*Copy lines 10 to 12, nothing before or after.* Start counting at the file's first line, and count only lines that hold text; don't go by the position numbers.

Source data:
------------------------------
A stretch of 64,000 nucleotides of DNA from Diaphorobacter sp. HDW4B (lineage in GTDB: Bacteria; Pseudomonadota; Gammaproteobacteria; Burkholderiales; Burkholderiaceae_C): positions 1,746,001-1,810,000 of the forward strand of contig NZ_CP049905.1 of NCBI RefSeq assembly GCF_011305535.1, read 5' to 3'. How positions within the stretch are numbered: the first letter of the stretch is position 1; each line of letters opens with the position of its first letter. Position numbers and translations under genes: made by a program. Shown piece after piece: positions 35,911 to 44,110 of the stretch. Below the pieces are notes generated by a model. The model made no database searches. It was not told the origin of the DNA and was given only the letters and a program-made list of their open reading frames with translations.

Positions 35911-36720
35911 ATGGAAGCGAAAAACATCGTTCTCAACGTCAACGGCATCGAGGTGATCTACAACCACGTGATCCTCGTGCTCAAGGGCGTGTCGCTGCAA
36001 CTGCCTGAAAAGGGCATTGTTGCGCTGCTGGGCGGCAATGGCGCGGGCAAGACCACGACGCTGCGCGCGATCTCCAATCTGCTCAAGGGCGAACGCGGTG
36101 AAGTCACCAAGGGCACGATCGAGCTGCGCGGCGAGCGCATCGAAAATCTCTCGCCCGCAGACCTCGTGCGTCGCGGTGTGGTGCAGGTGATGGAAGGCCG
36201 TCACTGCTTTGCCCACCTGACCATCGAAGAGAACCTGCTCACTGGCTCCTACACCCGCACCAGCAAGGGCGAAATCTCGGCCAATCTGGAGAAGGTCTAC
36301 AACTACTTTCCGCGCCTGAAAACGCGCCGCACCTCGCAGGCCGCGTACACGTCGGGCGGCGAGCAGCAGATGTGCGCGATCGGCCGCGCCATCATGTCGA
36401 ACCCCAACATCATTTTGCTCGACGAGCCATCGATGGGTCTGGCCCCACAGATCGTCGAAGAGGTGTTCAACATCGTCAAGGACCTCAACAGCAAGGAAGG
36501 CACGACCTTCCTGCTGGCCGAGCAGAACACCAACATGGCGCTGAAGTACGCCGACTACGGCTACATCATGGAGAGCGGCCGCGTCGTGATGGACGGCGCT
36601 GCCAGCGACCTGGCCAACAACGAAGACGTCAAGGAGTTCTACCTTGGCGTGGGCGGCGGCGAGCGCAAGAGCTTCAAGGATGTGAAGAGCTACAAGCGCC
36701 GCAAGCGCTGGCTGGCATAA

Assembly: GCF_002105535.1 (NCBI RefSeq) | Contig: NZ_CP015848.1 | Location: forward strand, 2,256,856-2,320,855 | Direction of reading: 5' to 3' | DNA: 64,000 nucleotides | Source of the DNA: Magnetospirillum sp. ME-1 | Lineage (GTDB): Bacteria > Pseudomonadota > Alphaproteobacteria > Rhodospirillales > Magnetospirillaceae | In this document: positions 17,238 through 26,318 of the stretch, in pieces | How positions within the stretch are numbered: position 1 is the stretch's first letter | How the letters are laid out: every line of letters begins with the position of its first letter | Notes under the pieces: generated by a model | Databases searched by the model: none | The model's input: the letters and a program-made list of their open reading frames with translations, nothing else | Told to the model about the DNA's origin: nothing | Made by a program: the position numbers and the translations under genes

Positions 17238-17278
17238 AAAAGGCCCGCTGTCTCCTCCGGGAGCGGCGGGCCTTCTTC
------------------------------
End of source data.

36601 GCCAGCGACCTGGCCAACAACGAAGACGTCAAGGAGTTCTACCTTGGCGTGGGCGGCGGCGAGCGCAAGAGCTTCAAGGATGTGAAGAGCTACAAGCGCC
36701 GCAAGCGCTGGCTGGCATAA

Assembly: GCF_002105535.1 (NCBI RefSeq) | Contig: NZ_CP015848.1 | Location: forward strand, 2,256,856-2,320,855 | Direction of reading: 5' to 3' | DNA: 64,000 nucleotides | Source of the DNA: Magnetospirillum sp. ME-1 | Lineage (GTDB): Bacteria > Pseudomonadota > Alphaproteobacteria > Rhodospirillales > Magnetospirillaceae | In this document: positions 17,238 through 26,318 of the stretch, in pieces | How positions within the stretch are numbered: position 1 is the stretch's first letter | How the letters are laid out: every line of letters begins with the position of its first letter | Notes under the pieces: generated by a model | Databases searched by the model: none | The model's input: the letters and a program-made list of their open reading frames with translations, nothing else | Told to the model about the DNA's origin: nothing | Made by a program: the position numbers and the translations under genes